Media Quotes of the Week: From Canary accused over deportation of journalist to Labour drops press complaints over Corbyn wreath-laying stories




Mark Di Stefano on BuzzFeed: "The Committee to Protect Journalists says a freelance journalist writing for the Guardian and Washington Post has been arrested and deported from Nicaragua after a 'targeted online harassment campaign'. Last week, Carl David Goette-Luciak's reporting on anti-government protests in Nicaragua was attacked by US journalist Max Blumenthal in an article published on an American website called Mint Press and British left-wing site the Canary.The Mint Press article was titled "How an American Anthropologist Tied to US Regime-Change Proxies Became the MSM's Man in Nicaragua", while the Canary ran the headline, "Investigation slams Guardian cooperation with novice reporter linked to US regime-change machine."


The NUJ in a statement: "Carl David Goette-Luciak, who has been reporting from the country [Nicaragua] for The Guardian and The Washington Post, was seized from his home in Managua on Monday, held in detention for five hours at the airport and then deported to San Salvador in El Salvador. During his detention and interrogation he was accused of attending illegal protests, disseminating false information, threatened with torture and accused of being a CIA agent. His arrest came in the wake of online reports, smears and personal information, including his home address, being widely circulated."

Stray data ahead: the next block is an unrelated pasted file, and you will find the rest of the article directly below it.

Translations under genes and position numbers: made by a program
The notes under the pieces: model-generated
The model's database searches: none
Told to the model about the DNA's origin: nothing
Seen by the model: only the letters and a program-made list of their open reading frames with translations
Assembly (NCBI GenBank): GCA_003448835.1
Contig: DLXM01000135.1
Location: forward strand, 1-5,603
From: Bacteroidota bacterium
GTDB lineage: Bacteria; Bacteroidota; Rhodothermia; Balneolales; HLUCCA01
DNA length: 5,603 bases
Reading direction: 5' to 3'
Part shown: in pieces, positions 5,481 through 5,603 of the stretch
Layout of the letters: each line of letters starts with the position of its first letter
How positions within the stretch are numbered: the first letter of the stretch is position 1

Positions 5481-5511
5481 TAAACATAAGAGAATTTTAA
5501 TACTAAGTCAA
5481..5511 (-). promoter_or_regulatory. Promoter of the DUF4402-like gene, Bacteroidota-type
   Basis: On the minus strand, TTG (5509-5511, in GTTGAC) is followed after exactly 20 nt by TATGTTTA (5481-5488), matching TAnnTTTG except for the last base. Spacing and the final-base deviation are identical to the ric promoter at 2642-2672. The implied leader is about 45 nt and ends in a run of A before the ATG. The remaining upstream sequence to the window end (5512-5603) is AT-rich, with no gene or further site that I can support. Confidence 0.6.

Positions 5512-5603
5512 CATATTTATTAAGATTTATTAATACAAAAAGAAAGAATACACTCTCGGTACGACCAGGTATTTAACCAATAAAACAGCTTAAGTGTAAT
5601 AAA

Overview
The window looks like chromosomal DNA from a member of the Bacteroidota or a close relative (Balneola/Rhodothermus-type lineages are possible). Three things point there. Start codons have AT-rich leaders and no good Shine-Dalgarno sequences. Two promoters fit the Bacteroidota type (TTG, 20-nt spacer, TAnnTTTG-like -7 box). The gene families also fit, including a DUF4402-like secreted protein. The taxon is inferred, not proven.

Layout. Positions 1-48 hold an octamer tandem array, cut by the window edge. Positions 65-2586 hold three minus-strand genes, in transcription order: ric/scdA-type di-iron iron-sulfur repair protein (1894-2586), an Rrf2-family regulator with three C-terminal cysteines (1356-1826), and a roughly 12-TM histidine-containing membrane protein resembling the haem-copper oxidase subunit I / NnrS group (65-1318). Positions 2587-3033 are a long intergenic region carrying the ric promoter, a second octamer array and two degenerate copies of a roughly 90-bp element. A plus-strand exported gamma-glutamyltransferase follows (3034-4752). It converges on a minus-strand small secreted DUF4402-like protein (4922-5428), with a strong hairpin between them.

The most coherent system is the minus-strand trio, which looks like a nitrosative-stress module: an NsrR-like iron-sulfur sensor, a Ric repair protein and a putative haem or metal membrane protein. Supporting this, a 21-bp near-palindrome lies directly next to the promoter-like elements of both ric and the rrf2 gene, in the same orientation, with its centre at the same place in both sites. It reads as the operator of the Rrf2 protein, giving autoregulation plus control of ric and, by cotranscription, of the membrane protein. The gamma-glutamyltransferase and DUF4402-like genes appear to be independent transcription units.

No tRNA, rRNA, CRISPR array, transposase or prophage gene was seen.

• Michelle Stanistreet, NUJ general secretary:“Unfounded accusations against journalists of being spies, agents and terrorists are tactics used by repressive regimes throughout the world. Online smear campaigns designed to add to that pressure clearly serve to increase the risk and danger to all journalists working in already difficult environments."

The Canary encouraging a Twitterstorm against the Guardian for its coverage of Jeremy Corbyn and antisemitism: "On 27 September, Media Reform UK released a report that said the media wrongly reported on antisemitism in the Labour Party. And the Guardian is named as one such culprit. But it’s not just media analysts that have questioned the Guardian‘s stance. Plenty of readers, including those on the left, have started to wonder what role the newspaper really plays. That’s why the #BoycottTheGuardian Twitterstorm will be an important moment. It will display, in public, a growing suspicion of the newspaper’s relationship with the powerful. And it’s something we can all take part in."